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Global Shoplifting Spree

Causes and Justifications

Commentary; #965c; 9 minutes
Given 21-Nov-09

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John Ritenbaugh, reflecting on a Time article 'Recession sparks worldwide shoplifting spree' and an incident involving an anti-theft device on a saw blade, asserts that global theft has jumped 5.9% globally, but 8.1% for the United States. In the United States, according to Joshua Banfield, the principal thieves are store managers and middle class thieves, costing Americans 46 billion dollars annually. Because the store manager thieves pass along the 'losses' (product 'shrinkage') to the customers, it is definitely not a victimless crime.

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The lead article in the most recent edition of the Forerunner is "Steal No Longer," and concerns the keeping of the very-often broken Eighth Commandment. Two things occurred to me this week that brought home how ignored the keeping of this commandment is.

The first was by way of an email to me of an article that appeared in Time magazine titled, "Recession Sparks Global Shoplifting Spree." The second was a personal experience that I had in a Home Depot store.

After work yesterday, I went to the Home Depot store to purchase a small, inexpensive tool that I needed to finish a job that I am doing on Sunday morning. The tool cost just under three dollars and is small enough to fit easily in a person's pocket. So after finding the tool, I was surprised to find that this very inexpensive tool had one of those alarm-tripping devices on it. Well, this device trips a store alarm if somebody attempts to leave the store without it being removed at the cash register. I remarked to the employees tending the tool bin, "Why is this alarm-tripping device attached to such an inexpensive tool?" He replied, "Because we have found that thieves shoplift these things by the pocket-full." He gestured and said, "They just go along when you have your back turned, get a whole handful, put them in their pocket and walk out of the store."

Incidentally, it was a saw blade—that's all it was—for a reciprocating saw. Stealing one is apparently not enough, because whoever is stealing them is looking down the road to having a replacement when the one needed immediately wears out. Or, he is looking to sell them to someone else and increase his profit.

This incident dovetailed nicely with the Time article about shoplifting. Its source for the news item is the Britain-based Center for Retail Research. They make a thoroughly documented annual statistical report called "The Global Retail Theft Barometer." This report is distributed to subscribing retailers and others—"others" being like Time magazine—who make use of it for their purposes. It apparently was more than usual in demand this year because of the global recession we are all experiencing.

An interesting sidelight from this article is that being "politically correct" has hit the retail business, because shoplifting is now euphemistically known by those on the inside as "product shrinkage." At any rate, "product shrinkage" has jumped by 5.9 percent. This is unprecedented in their record-keeping—5.9% at more than 1,000 retail chains surveyed globally. This is not a just a survey of the United States. This is worldwide—5.9% globally. That represents a 390% increase in one year.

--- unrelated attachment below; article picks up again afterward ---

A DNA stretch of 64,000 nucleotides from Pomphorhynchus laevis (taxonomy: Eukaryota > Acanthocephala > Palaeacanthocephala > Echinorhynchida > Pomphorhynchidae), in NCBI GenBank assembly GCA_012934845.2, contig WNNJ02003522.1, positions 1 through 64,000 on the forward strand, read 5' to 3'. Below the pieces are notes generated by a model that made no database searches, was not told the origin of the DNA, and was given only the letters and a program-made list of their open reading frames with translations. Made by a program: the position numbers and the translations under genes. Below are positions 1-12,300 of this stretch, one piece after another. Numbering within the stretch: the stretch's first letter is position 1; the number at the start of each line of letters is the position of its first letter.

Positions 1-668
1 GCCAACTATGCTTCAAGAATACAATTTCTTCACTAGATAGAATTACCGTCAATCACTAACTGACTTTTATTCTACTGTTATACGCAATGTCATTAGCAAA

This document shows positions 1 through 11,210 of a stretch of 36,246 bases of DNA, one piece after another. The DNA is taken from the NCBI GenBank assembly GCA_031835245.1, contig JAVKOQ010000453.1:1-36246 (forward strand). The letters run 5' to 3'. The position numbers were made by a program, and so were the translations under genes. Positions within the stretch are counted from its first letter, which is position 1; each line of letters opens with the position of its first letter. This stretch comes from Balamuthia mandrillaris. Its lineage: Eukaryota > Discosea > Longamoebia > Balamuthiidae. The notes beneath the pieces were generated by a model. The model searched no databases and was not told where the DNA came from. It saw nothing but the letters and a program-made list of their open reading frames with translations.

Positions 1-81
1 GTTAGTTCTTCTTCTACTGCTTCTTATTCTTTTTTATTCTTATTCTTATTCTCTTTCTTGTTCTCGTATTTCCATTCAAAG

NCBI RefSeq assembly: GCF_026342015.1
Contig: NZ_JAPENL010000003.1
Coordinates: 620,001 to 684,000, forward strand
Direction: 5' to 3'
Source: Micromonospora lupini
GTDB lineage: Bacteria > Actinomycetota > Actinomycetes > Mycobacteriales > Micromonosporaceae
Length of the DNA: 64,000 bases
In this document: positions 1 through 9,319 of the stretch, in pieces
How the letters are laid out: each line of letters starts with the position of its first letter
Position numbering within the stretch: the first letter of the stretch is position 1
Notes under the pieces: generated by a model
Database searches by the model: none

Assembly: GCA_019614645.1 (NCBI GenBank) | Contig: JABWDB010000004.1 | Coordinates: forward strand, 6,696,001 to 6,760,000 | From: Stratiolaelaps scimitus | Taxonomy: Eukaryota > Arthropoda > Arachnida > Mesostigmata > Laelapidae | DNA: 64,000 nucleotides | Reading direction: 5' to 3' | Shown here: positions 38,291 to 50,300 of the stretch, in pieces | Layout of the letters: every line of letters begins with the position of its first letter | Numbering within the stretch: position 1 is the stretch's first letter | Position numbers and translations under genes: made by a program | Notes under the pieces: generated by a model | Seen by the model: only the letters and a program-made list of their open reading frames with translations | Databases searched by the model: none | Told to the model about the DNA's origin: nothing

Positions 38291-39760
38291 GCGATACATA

Now that's worldwide. But in North America, the "land of the free and the home of the brave," the United States, Canada and Mexico it jumped 8.1%, and that 8.1% figure represents $46 billion in shoplifting in the United States, Canada and Mexico. In the Middle East, it jumped by 7.5%. In Europe, 4.7%, representing $44 billion. The total worldwide: $115 billion in one year.

Perhaps most interesting to us here in the United States, Canada and Mexico—grab your seat on this one—the leading thieves were found to be the business owners themselves, with employees second. In Europe, Asia and the Middle East, the leading thieves where the customers. Well, you would think that's the way it is.

Joshua Bamfield, the director for the Center for Retail Research, says that theft for the purpose of resale is the biggest segment of shoplifting, but there has been a notable increase in middle class people stuffing—remember the Home Depot guy? These people coming along, they are picking up the saw blades and stuffing them in their pockets—with things that are not necessities to keep themselves alive. In other words, they are working. Maybe their income is down a little bit, but they boost things up by shoplifting.

What interested me the most are the justifications the Center personnel have found through interviews with police and the shoplifters themselves that those caught shoplifting believe they are fully justified in shoplifting. They have no shame whatever. Bamfield said,

Though most thieves rationalize their acts, the current situation has many people feeling the entire system is broken; the politicians are too corrupt or inept to fix it; and that there is nothing wrong with stealing from these big companies and fancy stores that—the thinking goes—they themselves [the companies] are making out like thieves.

I guess the Eighth Commandment really reads, "You shall not steal except from a thief."

The report added two things:

1) Don't expect the thievery to decrease if and when the economy recovers, because they now have determined the thievery is habitual.

2) This is not a victimless crime, as most shoplifters think. Retailers simply raise the prices of their goods to cover their shoplifting losses. I mean, their "product shrinking" losses. This past year alone, it has cost each American household $436 more in increased prices due to shoplifting than last year.

JWR/aws/dcg




 

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The Eighth Commandment